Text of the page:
And about the same time that big business was realizing their vulnerability to such laws, the environmentalists were realizing that passing good environmental laws that just applied to the U.S. wouldn’t be sufficient, if the rest of the world just continued on as before. So, most of the people who were big players in the U.S. environmental movement shifted their efforts from being U.S. centric to being globally focused.
But never again
But, the business world is anything but stupid. They had learned their lesson the hard way and they resolved to never again be caught sleeping nationally or internationally.
And, indeed, they’ve kept this promise to themselves. Since those fateful days in the 1960’s and 70’s, when the Clean Air and Clean Water acts were passed, very little else of environmental significance has been signed into law within the U.S. or internationally because of effective and well focused resistance from the world business communities.
The only notable exception to this trend would be the Montreal Accord, which was ratified in 1989. This international accord limits the production and use of Chlorofluorocarbons (CFC) which were decisively shown by scientists to be the smoking gun that was destroying the world’s Ozone Layer.
For those who might be interested in this type of history, I learned a lot of this from reading the books of James Gustave Speth, Dean of the Yale School of Forestry and Environmental Studies. Speth is, and has been, one of the foremost actors in the U.S. and International environmental movements for many decades now.
The two books of his which I’ve read are, Red Sky at Morning – America and the Crisis of the Global Environment (2004) and The Bridge at the Edge of the World – Capitalism, the Environment, and Crossing from Crisis to Sustainability (2008).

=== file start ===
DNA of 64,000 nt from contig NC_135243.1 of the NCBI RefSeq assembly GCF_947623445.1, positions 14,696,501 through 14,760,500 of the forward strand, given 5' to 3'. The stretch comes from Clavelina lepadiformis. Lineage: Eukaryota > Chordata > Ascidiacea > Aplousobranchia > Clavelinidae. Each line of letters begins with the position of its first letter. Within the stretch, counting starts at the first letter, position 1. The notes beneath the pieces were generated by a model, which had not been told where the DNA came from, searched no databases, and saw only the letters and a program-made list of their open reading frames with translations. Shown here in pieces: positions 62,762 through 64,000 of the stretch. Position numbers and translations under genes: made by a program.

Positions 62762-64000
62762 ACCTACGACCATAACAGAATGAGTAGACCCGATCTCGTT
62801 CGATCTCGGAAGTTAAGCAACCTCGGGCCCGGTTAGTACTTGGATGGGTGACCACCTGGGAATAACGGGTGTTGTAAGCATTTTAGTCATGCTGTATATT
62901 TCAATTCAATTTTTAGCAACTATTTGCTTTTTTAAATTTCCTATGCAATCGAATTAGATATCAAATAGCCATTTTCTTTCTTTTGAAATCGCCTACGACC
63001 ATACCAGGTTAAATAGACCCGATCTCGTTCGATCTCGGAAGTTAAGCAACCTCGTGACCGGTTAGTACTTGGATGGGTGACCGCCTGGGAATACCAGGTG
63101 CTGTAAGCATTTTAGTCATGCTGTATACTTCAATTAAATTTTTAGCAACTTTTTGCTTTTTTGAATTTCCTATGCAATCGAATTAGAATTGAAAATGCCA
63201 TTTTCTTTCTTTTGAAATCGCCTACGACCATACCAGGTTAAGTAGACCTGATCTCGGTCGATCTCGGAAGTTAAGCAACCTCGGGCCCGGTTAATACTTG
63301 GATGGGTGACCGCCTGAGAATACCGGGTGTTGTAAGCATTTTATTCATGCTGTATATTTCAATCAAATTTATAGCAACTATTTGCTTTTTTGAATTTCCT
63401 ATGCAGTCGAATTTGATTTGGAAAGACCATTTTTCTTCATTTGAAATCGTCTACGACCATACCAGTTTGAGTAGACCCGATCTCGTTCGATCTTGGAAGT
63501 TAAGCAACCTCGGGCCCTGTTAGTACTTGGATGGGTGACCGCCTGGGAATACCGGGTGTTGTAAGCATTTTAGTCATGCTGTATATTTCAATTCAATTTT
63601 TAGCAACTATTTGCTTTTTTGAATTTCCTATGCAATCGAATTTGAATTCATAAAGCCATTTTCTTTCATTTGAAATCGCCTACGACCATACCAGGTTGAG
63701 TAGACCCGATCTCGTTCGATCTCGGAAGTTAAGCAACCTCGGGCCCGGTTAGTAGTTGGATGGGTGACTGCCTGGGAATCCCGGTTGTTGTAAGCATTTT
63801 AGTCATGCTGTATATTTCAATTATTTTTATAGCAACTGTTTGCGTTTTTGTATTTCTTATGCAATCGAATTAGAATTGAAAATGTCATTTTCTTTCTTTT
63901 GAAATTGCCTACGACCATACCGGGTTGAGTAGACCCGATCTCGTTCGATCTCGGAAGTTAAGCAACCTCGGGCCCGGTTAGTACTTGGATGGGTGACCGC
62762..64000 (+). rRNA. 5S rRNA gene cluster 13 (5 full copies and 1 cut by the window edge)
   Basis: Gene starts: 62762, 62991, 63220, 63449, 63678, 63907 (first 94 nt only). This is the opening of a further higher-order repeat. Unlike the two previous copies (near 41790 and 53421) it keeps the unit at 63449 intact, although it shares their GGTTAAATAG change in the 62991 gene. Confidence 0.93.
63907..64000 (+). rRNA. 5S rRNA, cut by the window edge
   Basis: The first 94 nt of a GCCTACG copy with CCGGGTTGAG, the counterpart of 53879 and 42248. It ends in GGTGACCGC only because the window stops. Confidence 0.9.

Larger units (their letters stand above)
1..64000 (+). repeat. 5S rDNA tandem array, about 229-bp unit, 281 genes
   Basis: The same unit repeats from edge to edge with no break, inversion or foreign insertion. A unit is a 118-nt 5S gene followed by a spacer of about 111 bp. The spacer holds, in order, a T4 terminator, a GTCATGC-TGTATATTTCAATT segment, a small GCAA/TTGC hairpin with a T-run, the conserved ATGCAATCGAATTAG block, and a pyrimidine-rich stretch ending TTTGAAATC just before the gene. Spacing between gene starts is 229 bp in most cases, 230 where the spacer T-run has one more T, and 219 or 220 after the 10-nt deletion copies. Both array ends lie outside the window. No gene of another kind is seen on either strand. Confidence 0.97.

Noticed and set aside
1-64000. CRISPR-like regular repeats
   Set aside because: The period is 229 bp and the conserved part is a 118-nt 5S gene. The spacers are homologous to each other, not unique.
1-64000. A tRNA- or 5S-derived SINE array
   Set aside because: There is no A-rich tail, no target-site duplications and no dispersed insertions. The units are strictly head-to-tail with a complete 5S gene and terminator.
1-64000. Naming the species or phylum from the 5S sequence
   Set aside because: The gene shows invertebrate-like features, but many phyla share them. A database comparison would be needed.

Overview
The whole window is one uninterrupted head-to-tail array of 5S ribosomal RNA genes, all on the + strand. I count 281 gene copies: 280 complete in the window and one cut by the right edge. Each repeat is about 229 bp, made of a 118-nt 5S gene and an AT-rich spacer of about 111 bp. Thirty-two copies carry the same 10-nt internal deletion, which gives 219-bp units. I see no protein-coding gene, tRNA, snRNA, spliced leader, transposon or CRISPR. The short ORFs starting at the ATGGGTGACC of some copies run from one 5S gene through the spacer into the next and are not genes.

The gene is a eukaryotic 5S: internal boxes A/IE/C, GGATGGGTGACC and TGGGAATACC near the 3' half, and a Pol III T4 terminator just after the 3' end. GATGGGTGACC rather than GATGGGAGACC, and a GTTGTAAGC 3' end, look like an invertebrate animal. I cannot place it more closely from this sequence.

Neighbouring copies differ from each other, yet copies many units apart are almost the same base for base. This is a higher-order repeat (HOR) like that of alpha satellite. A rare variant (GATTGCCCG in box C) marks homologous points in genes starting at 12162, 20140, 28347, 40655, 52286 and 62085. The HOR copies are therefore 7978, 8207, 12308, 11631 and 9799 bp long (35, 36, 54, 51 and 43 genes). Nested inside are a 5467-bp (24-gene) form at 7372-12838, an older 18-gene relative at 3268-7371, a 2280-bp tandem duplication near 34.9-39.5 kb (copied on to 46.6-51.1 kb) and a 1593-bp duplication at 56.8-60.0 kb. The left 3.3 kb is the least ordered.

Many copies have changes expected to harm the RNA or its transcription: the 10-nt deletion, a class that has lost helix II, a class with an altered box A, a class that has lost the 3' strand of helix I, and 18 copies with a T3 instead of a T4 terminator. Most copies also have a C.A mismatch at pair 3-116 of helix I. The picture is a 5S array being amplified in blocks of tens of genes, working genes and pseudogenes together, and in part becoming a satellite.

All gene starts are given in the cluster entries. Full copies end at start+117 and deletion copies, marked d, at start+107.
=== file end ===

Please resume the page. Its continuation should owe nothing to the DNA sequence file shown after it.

But now back to the main plot line
So, here’s how the story continues to unfold after the seminal events of the 60’s and 70’s:
The large corporations, whose bottom line’s were impacted by the new environmental laws, learned their lesson. Now they could not just dump their industrial wastes into the rivers nor put just anything they wanted to up their smokestacks. And those changes to what they could and could not do were going to cost them money and lower their profits.
Stung badly once, the corporate world began to pay attention to the environmental laws that were wending their ways through the world’s legislatures on their way to possibly becoming laws. And now, the corporate world began to put on the quiet full-court press to dilute or defeat such laws preemptively to protect their bottom lines.
These battles have mostly been fought in the smokey back rooms of the political world but sometimes they have erupted into public view.
Who doesn’t remember the Tobacco Industry executives testifying in front of Congress in 1994 on TV, no less, that smoking cigarettes was not harmful to public health?
They were prepared to, and they did, lie and say anything they could to deflect congress and the people’s will from diminishing their profits. The Tobacco Industry spent an enormous amount of money on dis-information campaigns trying to deflect the law makers. But eventually Congress, with the input of scientific data on the effects of smoking, saw through their smoke screen and national laws were passed to lessen the dangers of smoking to the American public.
But the corporations have won many of these battles as well.
For instance, have you ever wondered why we cannot read on the labels of the food we buy exactly what is in it and where it came from?
I could cite many examples where the corporate world has prevented the passage of laws to protect their own bottom line profits.